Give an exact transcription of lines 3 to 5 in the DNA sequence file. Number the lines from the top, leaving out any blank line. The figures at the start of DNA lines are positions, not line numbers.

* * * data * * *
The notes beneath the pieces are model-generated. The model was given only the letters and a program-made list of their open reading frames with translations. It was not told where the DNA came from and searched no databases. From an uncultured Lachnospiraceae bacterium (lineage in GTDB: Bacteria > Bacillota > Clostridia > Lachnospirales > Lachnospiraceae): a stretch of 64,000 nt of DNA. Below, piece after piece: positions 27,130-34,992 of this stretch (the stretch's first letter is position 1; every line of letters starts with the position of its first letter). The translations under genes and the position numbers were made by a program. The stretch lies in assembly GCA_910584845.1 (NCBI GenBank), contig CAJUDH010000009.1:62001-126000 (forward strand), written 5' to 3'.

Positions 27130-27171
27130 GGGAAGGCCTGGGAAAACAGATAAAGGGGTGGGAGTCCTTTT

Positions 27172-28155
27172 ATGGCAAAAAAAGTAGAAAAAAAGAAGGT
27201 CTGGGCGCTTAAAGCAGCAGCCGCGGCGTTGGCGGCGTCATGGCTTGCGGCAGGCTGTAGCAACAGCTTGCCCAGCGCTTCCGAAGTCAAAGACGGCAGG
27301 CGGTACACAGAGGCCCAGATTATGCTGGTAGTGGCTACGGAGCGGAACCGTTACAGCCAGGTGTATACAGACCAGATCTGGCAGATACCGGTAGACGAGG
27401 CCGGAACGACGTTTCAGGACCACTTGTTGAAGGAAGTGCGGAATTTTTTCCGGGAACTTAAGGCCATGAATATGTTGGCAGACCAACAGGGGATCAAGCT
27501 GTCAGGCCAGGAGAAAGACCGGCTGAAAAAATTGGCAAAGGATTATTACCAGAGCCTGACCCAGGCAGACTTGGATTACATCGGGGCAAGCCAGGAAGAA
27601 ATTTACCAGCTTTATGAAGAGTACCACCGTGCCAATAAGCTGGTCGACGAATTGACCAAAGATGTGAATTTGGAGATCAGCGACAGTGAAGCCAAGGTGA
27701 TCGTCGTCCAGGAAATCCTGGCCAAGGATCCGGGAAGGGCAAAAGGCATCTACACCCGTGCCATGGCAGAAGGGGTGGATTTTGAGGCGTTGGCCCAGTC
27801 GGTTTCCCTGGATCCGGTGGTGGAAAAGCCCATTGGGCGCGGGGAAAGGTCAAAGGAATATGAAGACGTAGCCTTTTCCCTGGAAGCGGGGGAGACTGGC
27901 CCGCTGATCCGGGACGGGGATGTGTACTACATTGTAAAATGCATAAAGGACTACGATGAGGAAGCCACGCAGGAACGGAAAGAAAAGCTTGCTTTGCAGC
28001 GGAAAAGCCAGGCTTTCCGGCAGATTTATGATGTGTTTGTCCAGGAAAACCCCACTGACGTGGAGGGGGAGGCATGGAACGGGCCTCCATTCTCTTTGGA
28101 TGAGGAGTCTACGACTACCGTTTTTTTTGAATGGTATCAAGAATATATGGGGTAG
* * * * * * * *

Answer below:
27130 GGGAAGGCCTGGGAAAACAGATAAAGGGGTGGGAGTCCTTTT

Positions 27172-28155
27172 ATGGCAAAAAAAGTAGAAAAAAAGAAGGT